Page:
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Wildlife Rehabilitation Careers

What is Wildlife Rehabilitation?

Wildlife rehabilitators are professionals responsible for the care and treatment of injured, orphaned or displaced wildlife. The ultimate goal is to return healthy animals to the wild by fostering their release into appropriate habitats. Animals that cannot be released may be used for educational programs and outreach when appropriate. Consequently, those interested in rehabilitation careers should be knowledgeable in public speaking and environmental education, as well as animal husbandry.

Wildlife Rehabilitators

Wildlife rehabilitators are involved in all aspects of wildlife care, from intake to release back into the wild (hopefully). Rehabilitators work with the public, taking information when animals arrive into their facility and providing critical care or enlisting the help of their veterinarian when necessary. Rehabilitators are involved in feeding, care of wounds and injures, and the cleaning & maintenance of both the animals and the facilities. Institutions will require additional vaccines, such as rabies, to work with native animals that are considered rabies vector species. As animals grow and heal they may need to be exercised and gradually re-accustomed to the wild prior to release.

Wildlife rehabilitators also work with the public, whether they are involved in education, animal intake or simply dealing with people that call or come to their facility. They help to manage human-wildlife conflict, educating the public about wildlife needs and promoting good conservation practices.

Positions Overview

While paid positions exist, many wildlife rehabilitators work as volunteers, often running their own facilities. Of course, volunteers must still be fully trained in the proper care and handling of wildlife.

Wildlife rehabilitators work directly with animals in a rehabilitation facility. While rehabilitators generally work in private clinics or as part of a larger institution (such as a zoo, aquarium or museum), public agencies at the state and federal levels oversee, inspect, and advise clinics. Many facilities also employ educators to work with non-releasable wildlife in public programs. While some positions are paid, many rehabilitators are volunteers. Competition for paid positions can be keen, additional education and experience will give you the edge when you’re ready to seek employment. Some of the positions available in wildlife rehabilitation:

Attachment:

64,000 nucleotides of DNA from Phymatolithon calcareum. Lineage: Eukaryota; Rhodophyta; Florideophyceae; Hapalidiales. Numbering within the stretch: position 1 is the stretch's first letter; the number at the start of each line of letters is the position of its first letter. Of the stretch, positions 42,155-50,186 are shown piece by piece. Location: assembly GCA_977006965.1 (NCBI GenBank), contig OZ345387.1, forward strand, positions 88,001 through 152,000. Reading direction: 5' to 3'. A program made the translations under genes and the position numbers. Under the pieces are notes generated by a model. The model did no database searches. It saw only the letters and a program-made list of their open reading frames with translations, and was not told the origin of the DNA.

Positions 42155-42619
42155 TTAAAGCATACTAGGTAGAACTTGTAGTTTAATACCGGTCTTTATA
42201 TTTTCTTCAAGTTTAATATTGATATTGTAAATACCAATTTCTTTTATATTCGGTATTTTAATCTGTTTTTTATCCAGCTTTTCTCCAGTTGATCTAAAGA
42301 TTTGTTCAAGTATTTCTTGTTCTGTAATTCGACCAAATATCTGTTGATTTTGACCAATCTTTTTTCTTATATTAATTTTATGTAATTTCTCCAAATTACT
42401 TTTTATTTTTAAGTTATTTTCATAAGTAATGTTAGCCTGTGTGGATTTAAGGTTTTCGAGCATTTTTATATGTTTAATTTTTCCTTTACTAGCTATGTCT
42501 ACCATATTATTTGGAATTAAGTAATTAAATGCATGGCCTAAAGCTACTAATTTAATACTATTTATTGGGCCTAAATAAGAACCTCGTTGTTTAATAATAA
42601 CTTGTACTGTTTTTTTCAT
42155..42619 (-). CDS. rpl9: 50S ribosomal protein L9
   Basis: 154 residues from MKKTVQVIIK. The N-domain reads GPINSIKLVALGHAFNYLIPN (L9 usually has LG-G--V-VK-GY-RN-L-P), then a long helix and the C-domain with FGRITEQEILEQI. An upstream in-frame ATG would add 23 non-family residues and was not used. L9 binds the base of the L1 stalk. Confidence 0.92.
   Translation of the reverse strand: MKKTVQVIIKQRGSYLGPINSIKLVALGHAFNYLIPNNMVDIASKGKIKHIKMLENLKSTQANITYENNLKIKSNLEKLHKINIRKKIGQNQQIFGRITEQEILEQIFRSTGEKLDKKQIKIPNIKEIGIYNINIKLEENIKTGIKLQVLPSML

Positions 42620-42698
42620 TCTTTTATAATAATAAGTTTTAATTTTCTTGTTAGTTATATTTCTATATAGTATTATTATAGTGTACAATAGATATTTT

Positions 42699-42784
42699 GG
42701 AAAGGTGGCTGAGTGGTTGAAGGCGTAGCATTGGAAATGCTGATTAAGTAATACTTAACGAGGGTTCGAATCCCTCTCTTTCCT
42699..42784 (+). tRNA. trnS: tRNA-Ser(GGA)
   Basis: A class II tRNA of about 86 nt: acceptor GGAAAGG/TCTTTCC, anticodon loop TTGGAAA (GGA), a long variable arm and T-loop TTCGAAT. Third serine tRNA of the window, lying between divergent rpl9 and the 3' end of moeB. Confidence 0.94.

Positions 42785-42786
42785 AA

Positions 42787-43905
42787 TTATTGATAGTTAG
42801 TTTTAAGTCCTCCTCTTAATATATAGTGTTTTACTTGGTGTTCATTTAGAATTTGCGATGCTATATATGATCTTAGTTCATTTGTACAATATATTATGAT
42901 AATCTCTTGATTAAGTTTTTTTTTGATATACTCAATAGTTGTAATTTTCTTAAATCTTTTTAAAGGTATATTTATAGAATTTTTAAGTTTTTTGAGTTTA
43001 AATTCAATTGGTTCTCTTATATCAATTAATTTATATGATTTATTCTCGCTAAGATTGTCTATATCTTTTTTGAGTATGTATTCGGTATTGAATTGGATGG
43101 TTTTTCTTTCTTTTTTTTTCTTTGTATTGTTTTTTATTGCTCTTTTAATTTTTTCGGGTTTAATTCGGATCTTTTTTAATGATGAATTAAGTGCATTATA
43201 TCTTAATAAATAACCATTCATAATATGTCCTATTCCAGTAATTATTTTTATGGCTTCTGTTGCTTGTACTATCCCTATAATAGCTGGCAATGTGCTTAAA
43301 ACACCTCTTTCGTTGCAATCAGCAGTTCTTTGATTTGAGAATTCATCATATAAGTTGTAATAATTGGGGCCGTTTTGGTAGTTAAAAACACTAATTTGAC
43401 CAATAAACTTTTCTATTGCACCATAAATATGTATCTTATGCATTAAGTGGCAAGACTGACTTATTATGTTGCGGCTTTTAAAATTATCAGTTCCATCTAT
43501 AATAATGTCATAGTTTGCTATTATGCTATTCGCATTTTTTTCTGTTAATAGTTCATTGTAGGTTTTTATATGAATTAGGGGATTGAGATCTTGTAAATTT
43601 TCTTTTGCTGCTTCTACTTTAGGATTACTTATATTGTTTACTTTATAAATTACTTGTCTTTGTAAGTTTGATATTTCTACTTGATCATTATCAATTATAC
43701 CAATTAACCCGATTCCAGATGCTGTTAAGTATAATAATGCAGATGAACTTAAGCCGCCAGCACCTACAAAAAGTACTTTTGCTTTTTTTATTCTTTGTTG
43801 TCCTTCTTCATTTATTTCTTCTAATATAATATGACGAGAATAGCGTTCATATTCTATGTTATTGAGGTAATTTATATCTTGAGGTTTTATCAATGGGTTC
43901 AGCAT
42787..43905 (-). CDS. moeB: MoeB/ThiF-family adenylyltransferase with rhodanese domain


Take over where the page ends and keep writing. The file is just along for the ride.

• Wildlife rehabilitators

  • Marine mammal strandings

  • Education Coordinators

  • Wildlife Rehabilitation managers

  • Volunteer coordinators

  • Museum educators

  • Raptor rehabilitators

  • Animal care technicians

  • Nutritionists

  • Wildlife educators

  • Oil program coordinators

  • Animal hospital managers

  • Veterinary directors

  • Veterinarians

  • Veterinary technicians

Wildlife Educators

Wildlife educators may work with public school systems. They design and write educational programs for school children and should be comfortable with public speaking. Depending on the size of the institution, educators may deliver the programs themselves or train additional staff members to deliver programs. Many states have formal standards that the programs must meet; wildlife educators may spend time familiarizing themselves with the curriculum to ensure that their programs will be an integral part of the teachers' lesson plans. Thus, educators should have a good working knowledge of educational standards, animal training, and teaching methods.

Private rehabilitation facilities also provide educational programs to schoolchildren or to private groups such as camps or even birthday parties and similar events. The programs use live animals and/or animal artifacts to engage and teach.  Wildlife educators need a thorough understanding of the animals, their natural history, and their behavior.

Vets; Vet Techs

Veterinary assistants and technicians may work with veterinarians that provide services to wildlife clinics or rescue organizations. While clinic staff provides much of the medical care on site, outside veterinarians are needed for surgeries and any advanced procedures.

Professional Associations

If you have a professional interest in Wildlife Rehabilitation, you may want to explore one or more of these associations for additional information.

  • Animal Welfare Information Center

  • Animal Welfare Institute

  • Association of Professional Wildlife Educators

  • Enrichment & Refinement Databases (searchable)

  • Humane Society – State Agencies for Wildlife Rehabilitation

  • International Wildlife Rehabilitation Council

  • Journal of Wildlife Rehabilitation (IWRC Members)

  • National Wildlife Federation – Resources for Educators

  • National Wildlife Rehabilitator Association

  • North American Association of Environmental Educators

  • Possumwood Acres Wildlife Sanctuary

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